An investigation by the New York post revealed that students who are promoted in elementary school based on their age, rather than their academic attainments, often require expensive remedial assistance in highschool. Their academic problems only worsen as they are shunted ahead into increasingly challenging courses for which they are not ready.
The results? Discouraged students...many of whom fail to graduate on time or drop out.
And, according to the post study, a $272 million-a-year tax on the city school system -- the price tag for remedial coursework. Educational experts agree the expense of remedial education rises with each grade because it takes longer to overcome deep-seated problems.
Every education dollar is precious. And, when court decrees and state and federal mandates compel us to spend these dollars unwisely...these mandates must be changed.
For instance, we must go to court immediately and redefine our special education system...so that it can work again for the school children who need it. It must not remain a dumping ground for children with behavioral problems special ed was never intended to address. And we've got to restructure the system so it can work in a cost-effective manner.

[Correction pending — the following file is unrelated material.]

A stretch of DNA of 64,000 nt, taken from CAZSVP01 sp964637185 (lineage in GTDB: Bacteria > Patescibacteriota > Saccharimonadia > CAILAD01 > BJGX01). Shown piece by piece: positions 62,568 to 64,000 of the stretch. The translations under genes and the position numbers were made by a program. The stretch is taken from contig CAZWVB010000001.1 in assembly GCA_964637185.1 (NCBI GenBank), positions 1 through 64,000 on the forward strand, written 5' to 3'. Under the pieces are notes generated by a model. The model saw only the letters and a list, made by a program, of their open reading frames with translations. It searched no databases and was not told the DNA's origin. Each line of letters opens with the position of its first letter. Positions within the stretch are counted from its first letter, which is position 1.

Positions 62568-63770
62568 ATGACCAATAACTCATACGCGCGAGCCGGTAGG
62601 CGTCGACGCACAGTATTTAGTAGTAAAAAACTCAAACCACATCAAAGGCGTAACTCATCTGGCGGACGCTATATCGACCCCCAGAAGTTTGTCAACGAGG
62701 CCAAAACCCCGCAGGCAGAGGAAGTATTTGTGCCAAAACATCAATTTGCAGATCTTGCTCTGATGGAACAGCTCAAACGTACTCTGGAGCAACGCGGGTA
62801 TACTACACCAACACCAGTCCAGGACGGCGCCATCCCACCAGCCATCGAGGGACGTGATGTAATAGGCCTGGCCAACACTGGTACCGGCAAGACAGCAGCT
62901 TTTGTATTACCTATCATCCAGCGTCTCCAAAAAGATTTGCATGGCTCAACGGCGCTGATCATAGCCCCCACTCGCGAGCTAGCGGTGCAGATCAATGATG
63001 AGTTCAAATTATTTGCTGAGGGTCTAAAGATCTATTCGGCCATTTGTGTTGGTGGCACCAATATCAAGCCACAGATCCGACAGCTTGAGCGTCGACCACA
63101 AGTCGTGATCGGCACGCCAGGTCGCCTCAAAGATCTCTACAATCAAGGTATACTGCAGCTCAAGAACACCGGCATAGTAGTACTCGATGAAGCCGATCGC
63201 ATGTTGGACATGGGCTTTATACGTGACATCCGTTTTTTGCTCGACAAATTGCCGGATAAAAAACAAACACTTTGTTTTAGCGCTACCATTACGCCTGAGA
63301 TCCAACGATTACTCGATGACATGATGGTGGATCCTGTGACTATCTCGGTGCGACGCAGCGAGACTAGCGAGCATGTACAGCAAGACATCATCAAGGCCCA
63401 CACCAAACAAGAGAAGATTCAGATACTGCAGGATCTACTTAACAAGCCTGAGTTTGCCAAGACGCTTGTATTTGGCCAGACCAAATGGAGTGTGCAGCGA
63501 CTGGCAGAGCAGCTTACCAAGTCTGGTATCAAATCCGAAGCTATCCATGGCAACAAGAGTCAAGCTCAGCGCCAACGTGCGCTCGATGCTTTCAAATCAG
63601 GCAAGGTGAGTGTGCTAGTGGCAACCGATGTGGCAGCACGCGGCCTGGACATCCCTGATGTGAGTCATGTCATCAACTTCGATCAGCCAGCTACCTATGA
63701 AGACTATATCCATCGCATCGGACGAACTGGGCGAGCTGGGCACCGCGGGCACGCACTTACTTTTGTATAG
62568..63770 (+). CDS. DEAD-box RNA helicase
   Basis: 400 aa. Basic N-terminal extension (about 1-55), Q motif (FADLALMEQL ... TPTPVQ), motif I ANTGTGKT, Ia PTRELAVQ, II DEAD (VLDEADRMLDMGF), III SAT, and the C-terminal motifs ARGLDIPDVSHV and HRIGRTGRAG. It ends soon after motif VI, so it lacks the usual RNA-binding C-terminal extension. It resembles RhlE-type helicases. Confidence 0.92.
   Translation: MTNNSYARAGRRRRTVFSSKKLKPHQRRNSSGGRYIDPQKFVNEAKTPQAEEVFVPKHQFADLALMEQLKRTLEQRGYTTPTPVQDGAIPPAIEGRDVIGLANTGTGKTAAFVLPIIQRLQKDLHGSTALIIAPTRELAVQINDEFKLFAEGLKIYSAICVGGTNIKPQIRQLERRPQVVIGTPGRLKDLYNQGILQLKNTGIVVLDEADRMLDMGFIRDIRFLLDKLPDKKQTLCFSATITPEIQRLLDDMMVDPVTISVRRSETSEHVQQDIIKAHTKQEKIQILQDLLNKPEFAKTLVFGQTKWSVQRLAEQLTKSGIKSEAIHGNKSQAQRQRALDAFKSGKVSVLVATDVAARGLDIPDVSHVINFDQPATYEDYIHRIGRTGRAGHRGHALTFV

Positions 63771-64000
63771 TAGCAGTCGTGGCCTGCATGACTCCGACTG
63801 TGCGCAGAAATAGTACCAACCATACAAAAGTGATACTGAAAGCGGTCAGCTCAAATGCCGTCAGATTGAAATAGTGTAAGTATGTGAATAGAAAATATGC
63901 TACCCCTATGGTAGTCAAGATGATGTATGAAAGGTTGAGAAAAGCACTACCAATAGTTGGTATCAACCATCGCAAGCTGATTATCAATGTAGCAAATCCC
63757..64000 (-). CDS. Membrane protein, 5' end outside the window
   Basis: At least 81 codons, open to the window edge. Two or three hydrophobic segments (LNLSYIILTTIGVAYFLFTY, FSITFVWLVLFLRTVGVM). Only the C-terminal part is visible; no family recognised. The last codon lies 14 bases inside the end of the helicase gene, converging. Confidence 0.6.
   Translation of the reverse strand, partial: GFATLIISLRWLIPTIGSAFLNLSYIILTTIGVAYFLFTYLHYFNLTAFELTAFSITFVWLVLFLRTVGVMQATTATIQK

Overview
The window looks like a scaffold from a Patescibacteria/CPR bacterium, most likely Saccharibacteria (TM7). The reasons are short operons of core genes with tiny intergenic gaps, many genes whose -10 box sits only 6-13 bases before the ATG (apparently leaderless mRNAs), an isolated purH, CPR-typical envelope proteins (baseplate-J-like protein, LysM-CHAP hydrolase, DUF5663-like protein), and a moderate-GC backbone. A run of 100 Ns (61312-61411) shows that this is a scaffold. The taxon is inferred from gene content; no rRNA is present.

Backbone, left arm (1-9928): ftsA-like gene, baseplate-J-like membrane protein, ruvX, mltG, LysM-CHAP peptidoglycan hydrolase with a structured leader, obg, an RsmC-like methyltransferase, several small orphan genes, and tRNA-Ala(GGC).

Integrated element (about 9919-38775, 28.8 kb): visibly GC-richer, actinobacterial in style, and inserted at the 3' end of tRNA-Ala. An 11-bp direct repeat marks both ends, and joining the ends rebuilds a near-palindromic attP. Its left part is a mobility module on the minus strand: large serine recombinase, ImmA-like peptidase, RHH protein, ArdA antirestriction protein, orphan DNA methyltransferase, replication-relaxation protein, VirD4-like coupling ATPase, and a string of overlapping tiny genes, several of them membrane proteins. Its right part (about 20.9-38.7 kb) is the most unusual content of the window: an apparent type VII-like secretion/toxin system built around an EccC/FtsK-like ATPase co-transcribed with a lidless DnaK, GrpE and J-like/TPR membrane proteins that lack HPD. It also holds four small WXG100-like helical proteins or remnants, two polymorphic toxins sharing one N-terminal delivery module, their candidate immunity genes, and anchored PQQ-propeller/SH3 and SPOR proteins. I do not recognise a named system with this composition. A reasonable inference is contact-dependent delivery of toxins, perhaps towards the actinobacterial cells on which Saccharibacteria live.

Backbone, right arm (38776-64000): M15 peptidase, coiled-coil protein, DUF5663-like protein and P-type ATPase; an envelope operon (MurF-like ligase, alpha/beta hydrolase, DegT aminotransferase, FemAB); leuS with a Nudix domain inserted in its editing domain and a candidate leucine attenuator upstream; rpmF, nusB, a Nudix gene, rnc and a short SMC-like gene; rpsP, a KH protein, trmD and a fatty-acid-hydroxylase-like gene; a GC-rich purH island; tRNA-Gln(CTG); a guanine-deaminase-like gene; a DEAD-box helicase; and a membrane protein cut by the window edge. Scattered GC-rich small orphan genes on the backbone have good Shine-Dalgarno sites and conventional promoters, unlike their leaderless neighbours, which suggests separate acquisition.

We must close the gap between what the system spends on special education -- almost $22,000 per student -- and what it spends on the rest of its students -- approximately $5,000 per student. There must be greater balance between spending on special education and mainstream programs.
Changing the way the New York City public school system administers special education programs is about more than just money. It's about ensuring that children get the services that meet their particular needs. It means ensuring that only children who need special education wind up in special education programs. And it means making sure that if and when those children no longer need these programs they are returned to the mainstream.
Once again, we must ensure that the system works for our children. Their needs should drive the system...their needs should determine how programs function. The needs of the bureaucracy should never govern how children are educated.
School-based budgeting will change the way the Board of Education spends its money.
Right now the money flows from the top down. The board receives $8 billion...spends a large portion of those funds on administrative functions...and divides what remains among the city's schools. Finally, a small portion of that money trickles down to the classroom.